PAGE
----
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1.G. R. Gore, “Physics fun with jelly marbles,” Phys. Teach. 47, 10 (Dec. 2009).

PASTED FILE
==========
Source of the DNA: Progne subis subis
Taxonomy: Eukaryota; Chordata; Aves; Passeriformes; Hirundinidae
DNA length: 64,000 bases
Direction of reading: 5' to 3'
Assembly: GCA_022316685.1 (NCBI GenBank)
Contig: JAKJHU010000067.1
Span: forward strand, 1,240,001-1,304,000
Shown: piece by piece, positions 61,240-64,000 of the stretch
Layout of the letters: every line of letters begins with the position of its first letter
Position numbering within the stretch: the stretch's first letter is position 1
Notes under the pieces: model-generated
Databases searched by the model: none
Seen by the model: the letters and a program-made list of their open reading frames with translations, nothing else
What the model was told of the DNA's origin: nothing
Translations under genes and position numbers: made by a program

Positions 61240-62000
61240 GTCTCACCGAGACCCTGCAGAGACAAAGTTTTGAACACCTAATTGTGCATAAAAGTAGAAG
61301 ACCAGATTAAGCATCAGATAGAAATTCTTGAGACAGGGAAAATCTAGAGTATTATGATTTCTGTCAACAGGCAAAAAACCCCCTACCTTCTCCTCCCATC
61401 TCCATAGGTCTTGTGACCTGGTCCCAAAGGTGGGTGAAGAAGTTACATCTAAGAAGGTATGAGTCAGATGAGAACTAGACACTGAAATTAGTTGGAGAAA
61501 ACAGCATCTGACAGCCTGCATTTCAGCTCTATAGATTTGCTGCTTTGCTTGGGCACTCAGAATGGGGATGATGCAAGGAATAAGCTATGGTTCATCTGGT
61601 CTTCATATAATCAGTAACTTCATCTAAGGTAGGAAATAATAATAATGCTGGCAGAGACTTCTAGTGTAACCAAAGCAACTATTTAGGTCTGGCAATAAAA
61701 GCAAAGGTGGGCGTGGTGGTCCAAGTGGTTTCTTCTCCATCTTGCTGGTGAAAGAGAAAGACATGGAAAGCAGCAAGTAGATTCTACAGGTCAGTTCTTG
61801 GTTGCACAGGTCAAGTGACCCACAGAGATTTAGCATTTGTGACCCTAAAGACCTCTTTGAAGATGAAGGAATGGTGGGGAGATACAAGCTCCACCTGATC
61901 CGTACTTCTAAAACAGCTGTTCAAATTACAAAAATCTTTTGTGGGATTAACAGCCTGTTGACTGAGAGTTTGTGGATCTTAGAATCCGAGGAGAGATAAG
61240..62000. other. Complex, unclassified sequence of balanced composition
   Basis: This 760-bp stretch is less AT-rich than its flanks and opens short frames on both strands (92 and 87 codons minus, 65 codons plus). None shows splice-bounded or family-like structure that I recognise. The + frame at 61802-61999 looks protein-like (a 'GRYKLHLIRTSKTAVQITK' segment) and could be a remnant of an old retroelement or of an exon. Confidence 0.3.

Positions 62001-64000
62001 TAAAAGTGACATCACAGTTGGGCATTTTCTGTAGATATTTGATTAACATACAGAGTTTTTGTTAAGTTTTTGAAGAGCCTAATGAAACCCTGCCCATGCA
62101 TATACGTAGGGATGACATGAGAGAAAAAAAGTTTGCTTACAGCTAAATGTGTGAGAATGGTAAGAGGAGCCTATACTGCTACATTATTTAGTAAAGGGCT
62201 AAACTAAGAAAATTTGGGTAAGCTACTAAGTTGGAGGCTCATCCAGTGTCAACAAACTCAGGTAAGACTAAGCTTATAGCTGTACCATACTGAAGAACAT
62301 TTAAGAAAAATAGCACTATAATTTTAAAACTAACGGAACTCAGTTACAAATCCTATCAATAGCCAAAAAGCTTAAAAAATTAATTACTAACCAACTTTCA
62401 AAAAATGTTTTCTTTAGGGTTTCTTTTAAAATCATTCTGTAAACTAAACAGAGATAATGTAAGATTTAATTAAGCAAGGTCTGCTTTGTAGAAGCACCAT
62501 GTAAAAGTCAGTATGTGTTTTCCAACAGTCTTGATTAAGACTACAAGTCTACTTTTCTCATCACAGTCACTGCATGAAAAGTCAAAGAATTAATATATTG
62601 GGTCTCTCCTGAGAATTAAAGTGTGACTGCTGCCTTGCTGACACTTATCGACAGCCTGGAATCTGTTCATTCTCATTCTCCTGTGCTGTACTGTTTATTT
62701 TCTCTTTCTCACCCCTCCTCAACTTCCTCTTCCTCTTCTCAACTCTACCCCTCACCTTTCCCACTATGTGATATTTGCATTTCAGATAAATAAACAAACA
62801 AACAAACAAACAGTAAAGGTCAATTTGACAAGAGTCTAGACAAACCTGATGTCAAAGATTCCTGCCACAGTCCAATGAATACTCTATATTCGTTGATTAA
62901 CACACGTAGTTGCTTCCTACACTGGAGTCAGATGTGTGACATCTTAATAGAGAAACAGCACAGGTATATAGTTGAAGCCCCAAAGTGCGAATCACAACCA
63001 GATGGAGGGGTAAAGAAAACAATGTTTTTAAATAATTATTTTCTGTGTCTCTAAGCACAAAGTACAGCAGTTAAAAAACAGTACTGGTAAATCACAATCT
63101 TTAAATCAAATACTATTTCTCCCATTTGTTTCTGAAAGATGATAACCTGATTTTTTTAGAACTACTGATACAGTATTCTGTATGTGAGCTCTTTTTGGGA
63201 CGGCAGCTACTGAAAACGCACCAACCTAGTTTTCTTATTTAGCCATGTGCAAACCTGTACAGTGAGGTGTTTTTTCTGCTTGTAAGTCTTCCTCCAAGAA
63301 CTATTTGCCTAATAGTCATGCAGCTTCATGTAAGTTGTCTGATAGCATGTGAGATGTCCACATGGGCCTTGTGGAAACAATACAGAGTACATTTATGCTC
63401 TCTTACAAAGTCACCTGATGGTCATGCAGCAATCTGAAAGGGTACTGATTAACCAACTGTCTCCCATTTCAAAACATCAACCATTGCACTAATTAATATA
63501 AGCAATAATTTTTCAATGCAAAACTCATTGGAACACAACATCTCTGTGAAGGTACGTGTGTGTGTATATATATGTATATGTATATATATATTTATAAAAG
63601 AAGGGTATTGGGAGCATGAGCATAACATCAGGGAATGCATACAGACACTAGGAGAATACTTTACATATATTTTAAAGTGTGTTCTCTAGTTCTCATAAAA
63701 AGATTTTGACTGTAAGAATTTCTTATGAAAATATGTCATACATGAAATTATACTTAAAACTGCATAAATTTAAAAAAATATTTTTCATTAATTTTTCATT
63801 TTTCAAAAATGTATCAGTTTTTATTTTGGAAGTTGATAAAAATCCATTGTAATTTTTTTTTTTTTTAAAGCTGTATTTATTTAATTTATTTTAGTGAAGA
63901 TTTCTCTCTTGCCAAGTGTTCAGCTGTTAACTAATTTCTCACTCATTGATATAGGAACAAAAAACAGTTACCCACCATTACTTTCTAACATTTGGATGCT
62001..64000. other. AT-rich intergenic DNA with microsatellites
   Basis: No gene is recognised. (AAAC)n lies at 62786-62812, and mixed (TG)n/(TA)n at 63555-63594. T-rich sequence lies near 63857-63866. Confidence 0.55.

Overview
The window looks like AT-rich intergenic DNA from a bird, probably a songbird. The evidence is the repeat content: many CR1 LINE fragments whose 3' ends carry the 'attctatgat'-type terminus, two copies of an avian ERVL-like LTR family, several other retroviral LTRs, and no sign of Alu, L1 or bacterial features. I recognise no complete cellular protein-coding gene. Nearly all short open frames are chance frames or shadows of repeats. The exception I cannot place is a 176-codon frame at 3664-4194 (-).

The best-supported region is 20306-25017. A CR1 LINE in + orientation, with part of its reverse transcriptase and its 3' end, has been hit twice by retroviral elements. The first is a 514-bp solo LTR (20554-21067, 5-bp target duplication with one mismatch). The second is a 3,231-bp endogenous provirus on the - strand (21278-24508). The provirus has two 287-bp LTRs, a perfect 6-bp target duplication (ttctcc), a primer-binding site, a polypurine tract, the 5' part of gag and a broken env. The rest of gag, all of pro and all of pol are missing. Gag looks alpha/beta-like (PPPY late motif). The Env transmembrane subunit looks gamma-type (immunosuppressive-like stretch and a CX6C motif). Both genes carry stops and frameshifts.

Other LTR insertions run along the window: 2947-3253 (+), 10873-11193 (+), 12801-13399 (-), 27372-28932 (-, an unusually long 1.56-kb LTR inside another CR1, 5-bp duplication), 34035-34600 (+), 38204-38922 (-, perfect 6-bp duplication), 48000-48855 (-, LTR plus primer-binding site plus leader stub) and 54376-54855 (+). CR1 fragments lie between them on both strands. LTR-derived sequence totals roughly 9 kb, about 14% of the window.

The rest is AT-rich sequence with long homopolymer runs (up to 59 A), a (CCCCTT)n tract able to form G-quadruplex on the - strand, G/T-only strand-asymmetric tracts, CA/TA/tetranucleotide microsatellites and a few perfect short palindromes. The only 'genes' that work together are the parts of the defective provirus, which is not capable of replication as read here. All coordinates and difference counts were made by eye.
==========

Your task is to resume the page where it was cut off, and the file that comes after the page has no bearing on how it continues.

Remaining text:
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Waterpearls are superabsorbent polyacrylate beads that can expand about 200 times when submerged in water and are often used for decorative purposes in flower vases. A bag of pearls costs about a dollar. The pearls are very useful for teaching science, especially optics.1 Since waterpearls are mainly made of water, their index of refraction matches the index of refraction of water. Consequently, they become invisible while submerged in it (Fig. 1). A spherical shape and the transparency of waterpearls make them almost “perfect” spherical waterlenses (Fig. 2).


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